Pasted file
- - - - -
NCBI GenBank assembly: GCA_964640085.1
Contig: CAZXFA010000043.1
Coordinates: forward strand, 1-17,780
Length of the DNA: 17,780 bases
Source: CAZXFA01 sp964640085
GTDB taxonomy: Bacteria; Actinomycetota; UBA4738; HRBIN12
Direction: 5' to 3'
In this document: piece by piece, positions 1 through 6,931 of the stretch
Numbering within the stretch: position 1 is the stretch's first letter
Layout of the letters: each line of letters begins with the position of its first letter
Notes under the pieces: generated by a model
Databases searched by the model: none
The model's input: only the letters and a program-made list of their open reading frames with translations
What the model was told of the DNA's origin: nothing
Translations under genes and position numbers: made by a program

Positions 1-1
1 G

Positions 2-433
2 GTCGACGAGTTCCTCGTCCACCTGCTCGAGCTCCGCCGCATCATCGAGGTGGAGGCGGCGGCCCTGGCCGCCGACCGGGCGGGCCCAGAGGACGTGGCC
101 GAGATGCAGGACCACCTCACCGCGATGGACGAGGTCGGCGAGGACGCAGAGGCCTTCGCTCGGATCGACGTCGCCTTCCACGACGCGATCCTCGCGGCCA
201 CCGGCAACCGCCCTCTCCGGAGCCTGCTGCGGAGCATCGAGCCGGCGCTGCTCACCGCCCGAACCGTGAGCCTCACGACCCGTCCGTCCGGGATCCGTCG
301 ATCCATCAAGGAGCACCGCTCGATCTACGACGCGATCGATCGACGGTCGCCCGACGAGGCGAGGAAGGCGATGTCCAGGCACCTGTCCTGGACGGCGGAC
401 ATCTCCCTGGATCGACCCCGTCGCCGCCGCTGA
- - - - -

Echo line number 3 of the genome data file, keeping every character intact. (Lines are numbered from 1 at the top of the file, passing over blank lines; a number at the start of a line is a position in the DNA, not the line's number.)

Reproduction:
Coordinates: forward strand, 1-17,780